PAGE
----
While such a characterization can be justified as primarily being the result of fantasy rather than reality what must be understood is that a rather large percentage of manga actually use themes such as school life, normal life, or everyday situations as the basis for the entire plot of the manga (Adams and Hill, 99 – 105). Despite portraying the everyday life of people the characters themselves don’t look Japanese and in fact could be mistaken for western characterizations (Welker, 841).
Due to the influence of manga this has actually resulted in the development of a widespread societal trend in Japan wherein people are actually trying to look less Japanese. Normally this takes the form of either dyed hair (brown being a popular color), colored contact lenses and a variety of western style clothing and accessories however some individuals take this one step farther which has actually led to the development of even more sub-cultures in Japan (Welker, 841 – 844).
One such sub-cultures is the gyaru (patterned after the English word “gal”) where Japanese women tan themselves until they’re golden brown, put on excessive amounts of makeup and try to look as western as possible. This is similar to the yankii (patterened after the English word “Yankee”) sub-culture where people dye their hair orange or yellow and wear distinctly Americanized clothing styles and adopt distinct anti-conformist attitudes.
The connection between the development of these two sub-cultures and manga is believed to be the result of irrational exuberance wherein individuals tend to base their actions on the behavior of other people, in this case it is the looks and behavior of people in manga. The creation of such sub-cultures is for various social scientists the result of irrational exuberance in action wherein people take on a form of emulation resulting in the development of these rather unique if not weird sub-cultures.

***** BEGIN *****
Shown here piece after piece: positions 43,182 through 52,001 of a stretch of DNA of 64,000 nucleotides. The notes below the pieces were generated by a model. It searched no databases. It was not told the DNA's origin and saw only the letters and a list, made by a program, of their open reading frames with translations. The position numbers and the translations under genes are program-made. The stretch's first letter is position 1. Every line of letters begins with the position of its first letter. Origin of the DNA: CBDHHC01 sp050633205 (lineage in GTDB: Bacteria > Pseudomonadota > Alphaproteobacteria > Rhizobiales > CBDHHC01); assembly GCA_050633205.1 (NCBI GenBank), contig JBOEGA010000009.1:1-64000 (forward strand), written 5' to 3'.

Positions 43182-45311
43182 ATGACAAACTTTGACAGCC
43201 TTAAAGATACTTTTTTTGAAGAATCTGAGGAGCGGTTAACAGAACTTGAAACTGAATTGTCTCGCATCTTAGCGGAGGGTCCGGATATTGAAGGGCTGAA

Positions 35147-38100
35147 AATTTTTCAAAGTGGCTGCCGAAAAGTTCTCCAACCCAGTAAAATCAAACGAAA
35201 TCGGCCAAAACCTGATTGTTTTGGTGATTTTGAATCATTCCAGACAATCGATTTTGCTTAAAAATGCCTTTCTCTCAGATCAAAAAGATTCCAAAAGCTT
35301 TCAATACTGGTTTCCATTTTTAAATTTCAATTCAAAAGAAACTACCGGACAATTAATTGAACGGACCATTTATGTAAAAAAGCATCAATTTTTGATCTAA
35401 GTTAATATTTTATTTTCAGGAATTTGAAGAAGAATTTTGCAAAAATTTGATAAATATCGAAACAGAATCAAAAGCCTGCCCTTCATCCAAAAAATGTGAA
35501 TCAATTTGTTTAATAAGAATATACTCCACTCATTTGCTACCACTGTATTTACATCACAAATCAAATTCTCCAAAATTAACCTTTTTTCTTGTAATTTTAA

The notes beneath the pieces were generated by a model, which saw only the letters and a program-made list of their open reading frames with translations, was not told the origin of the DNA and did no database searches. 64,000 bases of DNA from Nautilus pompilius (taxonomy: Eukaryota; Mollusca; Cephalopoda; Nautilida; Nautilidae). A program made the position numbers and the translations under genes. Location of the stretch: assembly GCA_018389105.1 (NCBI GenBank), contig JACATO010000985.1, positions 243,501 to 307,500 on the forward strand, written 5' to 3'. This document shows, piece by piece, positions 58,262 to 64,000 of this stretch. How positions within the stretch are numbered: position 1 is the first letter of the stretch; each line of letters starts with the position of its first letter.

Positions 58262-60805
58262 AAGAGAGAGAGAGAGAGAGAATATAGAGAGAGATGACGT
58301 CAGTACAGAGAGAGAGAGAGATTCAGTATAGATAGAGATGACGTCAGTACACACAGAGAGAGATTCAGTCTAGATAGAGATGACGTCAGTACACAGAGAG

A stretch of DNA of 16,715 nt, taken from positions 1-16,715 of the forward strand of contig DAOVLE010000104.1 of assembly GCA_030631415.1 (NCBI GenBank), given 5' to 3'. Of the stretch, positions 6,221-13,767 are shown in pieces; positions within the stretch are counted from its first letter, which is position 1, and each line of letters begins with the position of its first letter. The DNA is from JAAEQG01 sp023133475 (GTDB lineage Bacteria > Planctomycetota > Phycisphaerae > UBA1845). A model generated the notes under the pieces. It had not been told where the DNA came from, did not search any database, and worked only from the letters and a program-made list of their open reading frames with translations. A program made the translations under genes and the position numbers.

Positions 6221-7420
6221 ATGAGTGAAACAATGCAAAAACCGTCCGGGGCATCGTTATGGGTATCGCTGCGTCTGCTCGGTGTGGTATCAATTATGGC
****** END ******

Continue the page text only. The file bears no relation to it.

Based on what has been presented in this paper it can be seen that manga has had a definite impact on Japanese society and has affected it in a variety of different ways resulting in the development of new social ideas, behaviors and sub-cultures.
It is due to this that the ability of manga to enact social change should not be underestimated and as such this literary/artistic device should be thought of as not being the equivalent of the ordinary comics you see in the entertainment section of newspapers but rather as a literary/artistic instrument which creates social and cultural change based on its inherent ideas and themes.
Adams, Kenneth Alan, and Lester Hill Jr. “Protest and Rebellion: Fantasy Themes in Japanese Comics.” Journal of Popular Culture 25.1 (1991): 99-127. Literary Reference Center. EBSCO. Web. 1 July 2011.
Allen, Kate, and John E. Ingulsrud. “Manga literacy: Popular culture and the reading habits of Japanese college students.” Journal of Adolescent & Adult Literacy 46.8 (2003): 674. Literary Reference Center. EBSCO. Web. 1 July 2011.
Ito, Kinko. “A History ofMangain the Context of Japanese Culture and Society.” Journal of Popular Culture 38.3 (2005): 456-475. Literary Reference Center. EBSCO. Web. 1 July 2011.
Lent, John A. “Far Out and Mundane: The Mammoth World of Manga.” Phi Kappa Phi Forum 84.3 (n.d.): 38-41. Literary Reference Center. EBSCO. Web. 1 July 2011.
Raiteri, Steve. “Manga: Sixty Years of Japanese Comics.” Library Journal 130.1 (2005): 89. Literary Reference Center. EBSCO. Web. 1 July 2011.
Welker, James. “Beautiful, Borrowed, and Bent: “Boys’ Love” as Girls’ Love in Shojo Manga.”
Signs: Journal of Women in Culture & Society 31.3 (2006): 841-870. Literary Reference Center. EBSCO. Web. 1 July 2011.